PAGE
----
Group Discusses Ways to Make College More AffordableOctober 4, 2012 |
Washington — When U.S. News & World Report judged Elizabeth City State University in its annual college rankings, the magazine rated the North Carolina HBCU as No. 30 in the best regional colleges in the South.
But in an alternative set of rankings released recently by Washington Monthly, the college fared even better — as the No. 1 baccalaureate college, to be exact.
The fact that the institution has been highly rated by two publications that take a decidedly different approach to college rankings shows that it is achieving success on different fronts, Robert G. Gaines, special assistant to the Chancellor at ECSU, told Diverse, which also ranked the institution as the second-top granter of math and statistics degrees to students of color in its 2011 rankings.
“I think it’s important because it shows that we’re doing things well from both avenues,” Gaines said.
“When you look at your traditional population of students that are attending school, we’re doing well with those type of indices, as well with those indices that are more innovative, looking at other aspects of the entire market.” In the Washington Monthly rankings, ECSU was also singled as a “best-bang-for-the-buck” college for educating students for a net price of $1,442.
“The fact that outsiders can validate that we’re producing quality graduates at a reasonable cost, I think, is important for all families to understand in their markets,” Gaines said.
Gaines made his remarks during an interview Wednesday after his participation in a panel discussion titled, “Making College Cheaper and Better.”
The event — held at New America Foundation in conjunction with Washington Monthly — sought to shine the light on a variety of pressing issues in higher education, including how colleges are judged versus how they should be judged for what they produce.
The Washington Monthly college guide seeks to distinguish itself from the U.S. News & World Report rankings — which takes the size of an institution’s endowment and its acceptance rate into account — by examining other criteria, such as “social mobility.” One of the indicators of such social mobility is the percentage of students who are receiving Pell Grants. Another is the difference between the predicted versus the actual graduation rate based on the percentage of Pell Grant recipients, SAT scores and the like. At ECSU, the predicted graduation rate based on such factors was 19 percent, but its actual graduation rate is 42 percent.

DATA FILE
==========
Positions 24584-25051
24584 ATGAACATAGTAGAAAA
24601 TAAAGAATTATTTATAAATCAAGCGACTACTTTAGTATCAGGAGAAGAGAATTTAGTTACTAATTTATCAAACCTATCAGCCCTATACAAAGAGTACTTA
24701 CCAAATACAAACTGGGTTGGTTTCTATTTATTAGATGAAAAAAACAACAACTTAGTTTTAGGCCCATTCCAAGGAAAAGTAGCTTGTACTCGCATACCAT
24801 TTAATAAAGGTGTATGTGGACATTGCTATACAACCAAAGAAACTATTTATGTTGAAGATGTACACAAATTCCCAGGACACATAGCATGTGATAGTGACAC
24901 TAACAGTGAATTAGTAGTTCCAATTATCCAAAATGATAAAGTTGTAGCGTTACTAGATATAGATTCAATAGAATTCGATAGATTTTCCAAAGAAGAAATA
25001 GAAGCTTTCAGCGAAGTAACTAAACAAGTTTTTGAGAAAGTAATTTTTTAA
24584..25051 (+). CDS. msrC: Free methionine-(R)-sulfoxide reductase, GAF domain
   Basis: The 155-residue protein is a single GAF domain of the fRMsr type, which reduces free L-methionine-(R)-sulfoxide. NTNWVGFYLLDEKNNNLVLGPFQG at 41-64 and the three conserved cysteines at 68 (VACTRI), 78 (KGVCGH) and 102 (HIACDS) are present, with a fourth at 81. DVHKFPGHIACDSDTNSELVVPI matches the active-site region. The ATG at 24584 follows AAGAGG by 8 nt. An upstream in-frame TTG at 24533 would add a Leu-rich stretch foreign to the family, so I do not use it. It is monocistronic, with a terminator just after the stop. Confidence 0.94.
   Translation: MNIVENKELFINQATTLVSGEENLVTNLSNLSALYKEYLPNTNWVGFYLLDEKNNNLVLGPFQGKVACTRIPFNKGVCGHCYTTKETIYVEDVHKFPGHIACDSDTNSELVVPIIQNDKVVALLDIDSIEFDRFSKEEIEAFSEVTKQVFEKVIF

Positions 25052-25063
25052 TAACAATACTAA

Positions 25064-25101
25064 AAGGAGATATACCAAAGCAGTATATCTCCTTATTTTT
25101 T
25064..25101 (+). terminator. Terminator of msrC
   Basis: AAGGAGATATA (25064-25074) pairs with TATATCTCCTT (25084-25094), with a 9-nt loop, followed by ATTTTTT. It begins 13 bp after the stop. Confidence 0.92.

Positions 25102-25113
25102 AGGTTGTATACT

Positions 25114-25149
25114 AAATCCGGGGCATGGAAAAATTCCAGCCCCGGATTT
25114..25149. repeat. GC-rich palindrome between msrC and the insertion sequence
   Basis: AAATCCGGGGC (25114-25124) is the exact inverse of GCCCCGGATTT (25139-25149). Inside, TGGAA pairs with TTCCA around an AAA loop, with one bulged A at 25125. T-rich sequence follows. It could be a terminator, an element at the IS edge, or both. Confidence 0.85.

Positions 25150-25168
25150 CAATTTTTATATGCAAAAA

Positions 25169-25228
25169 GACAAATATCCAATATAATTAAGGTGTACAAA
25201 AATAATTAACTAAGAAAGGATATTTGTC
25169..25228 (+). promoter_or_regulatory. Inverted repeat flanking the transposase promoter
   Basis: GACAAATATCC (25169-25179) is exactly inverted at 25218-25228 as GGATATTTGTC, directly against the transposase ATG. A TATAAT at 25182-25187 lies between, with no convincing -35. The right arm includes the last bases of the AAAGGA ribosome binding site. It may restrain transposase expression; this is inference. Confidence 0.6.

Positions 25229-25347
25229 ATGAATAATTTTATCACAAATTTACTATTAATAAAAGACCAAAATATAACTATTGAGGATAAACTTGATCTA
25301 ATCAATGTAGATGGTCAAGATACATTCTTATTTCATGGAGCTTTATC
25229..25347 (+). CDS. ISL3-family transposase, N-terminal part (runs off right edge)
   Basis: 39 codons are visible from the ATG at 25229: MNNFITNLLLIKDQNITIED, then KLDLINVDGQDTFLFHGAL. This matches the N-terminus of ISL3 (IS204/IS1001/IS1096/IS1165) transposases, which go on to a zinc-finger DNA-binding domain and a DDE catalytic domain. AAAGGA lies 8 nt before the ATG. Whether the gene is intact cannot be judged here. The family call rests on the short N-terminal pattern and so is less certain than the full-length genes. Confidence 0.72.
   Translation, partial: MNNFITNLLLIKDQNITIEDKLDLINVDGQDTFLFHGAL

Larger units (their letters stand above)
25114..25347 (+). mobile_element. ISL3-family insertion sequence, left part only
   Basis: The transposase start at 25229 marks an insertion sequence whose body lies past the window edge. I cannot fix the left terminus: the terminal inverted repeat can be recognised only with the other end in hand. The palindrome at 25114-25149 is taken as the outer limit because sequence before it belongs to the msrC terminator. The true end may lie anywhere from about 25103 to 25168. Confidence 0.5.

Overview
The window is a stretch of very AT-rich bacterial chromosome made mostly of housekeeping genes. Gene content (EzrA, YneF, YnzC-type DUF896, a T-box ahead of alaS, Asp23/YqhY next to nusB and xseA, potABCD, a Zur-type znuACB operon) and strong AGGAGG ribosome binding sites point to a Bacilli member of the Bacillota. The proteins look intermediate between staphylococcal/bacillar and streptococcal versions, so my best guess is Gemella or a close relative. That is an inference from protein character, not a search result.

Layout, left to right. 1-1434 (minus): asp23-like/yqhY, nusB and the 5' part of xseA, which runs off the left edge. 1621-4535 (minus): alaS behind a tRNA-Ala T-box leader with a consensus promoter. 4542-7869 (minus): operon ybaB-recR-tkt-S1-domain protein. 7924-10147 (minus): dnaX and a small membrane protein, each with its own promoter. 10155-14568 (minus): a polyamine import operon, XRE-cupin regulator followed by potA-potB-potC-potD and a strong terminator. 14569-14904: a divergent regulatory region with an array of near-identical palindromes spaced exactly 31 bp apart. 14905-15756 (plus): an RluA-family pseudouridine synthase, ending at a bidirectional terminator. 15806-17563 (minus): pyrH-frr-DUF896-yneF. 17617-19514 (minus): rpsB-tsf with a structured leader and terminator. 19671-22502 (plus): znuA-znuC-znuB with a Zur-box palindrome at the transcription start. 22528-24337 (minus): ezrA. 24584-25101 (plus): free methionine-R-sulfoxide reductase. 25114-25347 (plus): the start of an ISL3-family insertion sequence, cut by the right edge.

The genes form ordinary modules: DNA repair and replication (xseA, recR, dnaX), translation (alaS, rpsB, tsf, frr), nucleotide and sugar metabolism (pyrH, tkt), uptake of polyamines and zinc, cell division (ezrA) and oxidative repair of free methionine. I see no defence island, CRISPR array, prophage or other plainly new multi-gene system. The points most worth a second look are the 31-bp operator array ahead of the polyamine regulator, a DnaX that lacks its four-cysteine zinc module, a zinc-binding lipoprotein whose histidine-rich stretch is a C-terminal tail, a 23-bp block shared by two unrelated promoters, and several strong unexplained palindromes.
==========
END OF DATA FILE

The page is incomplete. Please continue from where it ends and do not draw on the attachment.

Gaines, in making his remarks during the panel discussion, said a big factor in achieving higher-than-expected graduation rates is the university’s approach toward providing student support.
That support is manifested in a variety of efforts, such as the MERIT (Men Engaged in Real Issues Together) program. The program provides faculty and other staff as mentors to incoming students deemed at-risk because of a GPA below 2.0
“We’re careful about how faculty or staff are selected to work with those students,” Gaines said.
Another program is called MODEL Scholars and provides summer programming to encourage and ensure the success of students from disadvantaged backgrounds and who don’t meet university admission requirements.
Gaines said, however, that keeping down costs has been a challenge.
“It was good to monitor costs and make sure college is affordable,” Gaines said, noting that the university had capped tuition for years and didn’t increase fees to the extent allowed by the state. However, he said, keeping costs low has created another problem.
“One of the problems we also have run into when parents and kids are shopping around — they’re looking for comparable amenities,” Gaines said. “We may not have all the fancy dormitories that all other facilities have.”
Other speakers included Stephen Burd, senior policy analyst of the Education Policy Program for New America Foundation, who discussed the merits of a single student loan repayment system that would operate based on withholdings, much like the current tax system, in an effort to move away from what he described as the current punitive and costly system of relying on collection agencies; and Kevin James, legislative assistant to Rep. Tom Petri, R-Wis, who discussed a current effort by Rep. Petri to legislatively bring about such a system.
The event also featured Jordan Goldman, founder and CEO of Unigo, an online system that, among other things, uses current college students to do online reviews of their colleges in order to illuminate college options for prospective college students; and Kevin Carey, director of the Education Policy Program at New America Foundation, who discussed how entrepreneurs, such as Goldman, are shaking up the higher education world with disruptive technology aimed at providing services more efficiently.